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$4.9M Settlement in Atlanta Drug Raid Death

By Jason Beahm | Last updated on

A tragic, ugly incident in Atlanta is nearing a resolution. In 2006, a police drug squad executed a "no knock" warrant and kicked in the door of Kathryn Johnson, a 92 year-old woman. The police were there based on the tip of an informant who said he bought drugs there.

A no knock warrant is issued by a judge and allows police to enter without knocking. The rationale behind a no knock warrant is that evidence can be destroyed while the police wait for the door to be answered, or it could provide the resident to time to get armed.

Johnson fired a shot from her gun as they attempted to enter, likely assuming her home was being invaded. The police returned fire 39 times, hitting Johnson either five or six times. The police were not injured, but Johnston was killed in the gunfire during the mistaken drug raid. Making maters worse, when police failed to find drugs at the scene, they planted drugs there that had been confiscated into another drug raid. After an FBI investigation, five officers pleaded guilty for their involvement in the drug raid death, and six officers were reprimanded for failure to follow police policy, The Atlanta Journal-Constitution reports.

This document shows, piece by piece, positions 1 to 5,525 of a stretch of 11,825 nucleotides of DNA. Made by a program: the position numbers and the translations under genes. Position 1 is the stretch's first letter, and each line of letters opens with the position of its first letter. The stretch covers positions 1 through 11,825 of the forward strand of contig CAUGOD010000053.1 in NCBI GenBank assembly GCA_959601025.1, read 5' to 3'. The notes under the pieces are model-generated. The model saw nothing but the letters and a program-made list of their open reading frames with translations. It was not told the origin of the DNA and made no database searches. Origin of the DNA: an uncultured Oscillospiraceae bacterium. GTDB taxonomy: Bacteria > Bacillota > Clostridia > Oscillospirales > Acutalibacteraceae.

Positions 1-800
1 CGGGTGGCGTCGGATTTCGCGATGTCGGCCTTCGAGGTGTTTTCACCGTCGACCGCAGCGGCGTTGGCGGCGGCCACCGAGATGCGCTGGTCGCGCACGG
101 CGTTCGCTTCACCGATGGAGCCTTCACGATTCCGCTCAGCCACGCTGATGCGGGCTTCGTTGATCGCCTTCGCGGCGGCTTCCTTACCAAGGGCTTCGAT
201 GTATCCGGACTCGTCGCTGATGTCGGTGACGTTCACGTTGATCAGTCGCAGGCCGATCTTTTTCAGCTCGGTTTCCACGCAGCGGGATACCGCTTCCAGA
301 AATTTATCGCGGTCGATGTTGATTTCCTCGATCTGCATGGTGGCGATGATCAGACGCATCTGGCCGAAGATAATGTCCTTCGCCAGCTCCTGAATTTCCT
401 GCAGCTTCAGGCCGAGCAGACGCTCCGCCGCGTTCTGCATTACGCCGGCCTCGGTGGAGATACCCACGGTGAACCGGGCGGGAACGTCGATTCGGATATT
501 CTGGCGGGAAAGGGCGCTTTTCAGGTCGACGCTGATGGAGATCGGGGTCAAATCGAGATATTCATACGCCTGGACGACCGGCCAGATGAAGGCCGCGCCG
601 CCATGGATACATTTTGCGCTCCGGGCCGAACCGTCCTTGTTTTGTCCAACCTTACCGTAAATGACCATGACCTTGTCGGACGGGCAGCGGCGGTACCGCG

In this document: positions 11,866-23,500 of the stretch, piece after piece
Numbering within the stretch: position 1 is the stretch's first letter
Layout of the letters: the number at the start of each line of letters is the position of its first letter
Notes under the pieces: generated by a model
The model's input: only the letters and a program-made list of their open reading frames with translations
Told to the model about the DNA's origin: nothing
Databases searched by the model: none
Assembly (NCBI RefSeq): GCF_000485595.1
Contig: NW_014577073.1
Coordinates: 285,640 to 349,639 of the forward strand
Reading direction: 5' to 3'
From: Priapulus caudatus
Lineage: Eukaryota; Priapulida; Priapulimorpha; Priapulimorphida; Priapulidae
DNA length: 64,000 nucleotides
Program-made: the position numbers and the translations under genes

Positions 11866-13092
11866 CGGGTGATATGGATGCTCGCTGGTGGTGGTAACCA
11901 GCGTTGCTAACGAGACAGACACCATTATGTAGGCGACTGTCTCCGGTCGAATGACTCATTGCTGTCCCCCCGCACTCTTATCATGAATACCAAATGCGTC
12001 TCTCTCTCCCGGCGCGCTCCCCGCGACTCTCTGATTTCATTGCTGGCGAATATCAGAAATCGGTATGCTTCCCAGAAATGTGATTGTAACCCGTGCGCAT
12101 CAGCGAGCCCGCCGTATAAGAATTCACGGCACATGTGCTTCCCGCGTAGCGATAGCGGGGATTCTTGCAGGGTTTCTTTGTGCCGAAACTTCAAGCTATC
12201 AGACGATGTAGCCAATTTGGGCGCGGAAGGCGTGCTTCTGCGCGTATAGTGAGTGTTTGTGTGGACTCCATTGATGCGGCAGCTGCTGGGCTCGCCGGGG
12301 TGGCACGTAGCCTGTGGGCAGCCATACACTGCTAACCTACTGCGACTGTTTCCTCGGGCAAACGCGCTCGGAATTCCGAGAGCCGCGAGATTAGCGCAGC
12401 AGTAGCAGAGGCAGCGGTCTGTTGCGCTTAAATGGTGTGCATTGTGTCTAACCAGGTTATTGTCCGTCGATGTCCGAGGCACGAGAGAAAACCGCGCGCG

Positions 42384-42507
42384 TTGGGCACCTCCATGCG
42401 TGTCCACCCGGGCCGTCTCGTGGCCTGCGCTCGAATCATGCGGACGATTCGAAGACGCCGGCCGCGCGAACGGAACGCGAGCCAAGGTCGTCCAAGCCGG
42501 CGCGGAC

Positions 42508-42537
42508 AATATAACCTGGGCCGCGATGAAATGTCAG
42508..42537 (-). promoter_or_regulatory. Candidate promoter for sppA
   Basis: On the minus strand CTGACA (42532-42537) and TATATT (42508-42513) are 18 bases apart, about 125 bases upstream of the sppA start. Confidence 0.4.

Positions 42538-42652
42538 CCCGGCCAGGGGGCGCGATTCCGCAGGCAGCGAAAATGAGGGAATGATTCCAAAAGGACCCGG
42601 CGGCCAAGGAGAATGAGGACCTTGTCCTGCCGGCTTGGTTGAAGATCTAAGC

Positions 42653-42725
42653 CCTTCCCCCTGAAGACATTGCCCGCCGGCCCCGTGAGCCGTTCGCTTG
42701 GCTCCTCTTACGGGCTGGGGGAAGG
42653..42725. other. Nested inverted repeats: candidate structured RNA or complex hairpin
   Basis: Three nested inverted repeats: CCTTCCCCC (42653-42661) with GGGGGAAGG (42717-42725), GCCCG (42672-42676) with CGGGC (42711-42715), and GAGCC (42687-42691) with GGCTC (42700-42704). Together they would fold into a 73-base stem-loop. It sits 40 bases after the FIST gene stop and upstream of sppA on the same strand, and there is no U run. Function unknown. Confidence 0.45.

Mayor Kasim Reed stated on Monday that the city will pay Kathryn Johnson's niece, Sarah C. Dozier, a total of $4.9 million. The settlement will come as $2.9 million this year with the remainder to come next year. The deal still needs final approval from the Atlanta City Council.

"Clearly a terrible wrong was committed in this tragic case. In the end, the city was forced to step up and right this wrong..." said Nicholas Moraitakis, an attorney for Dozier.

Moving on with the case is also important to the city of Atlanta. The shooting led to the indictment and conviction of several officers and well as a total reorganization of the Narcotics Unit. It was certainly a huge black mark on the Atlanta police.

"No amount of money can ever be a satisfactory replacement for a loved one," said Rev. Anthony Motley, The Atlanta Journal-Constitution reports. "But, if it is a satisfactory representation for the family, if it represents a dignified atonement for the death, then that is all that matters," Motley said.

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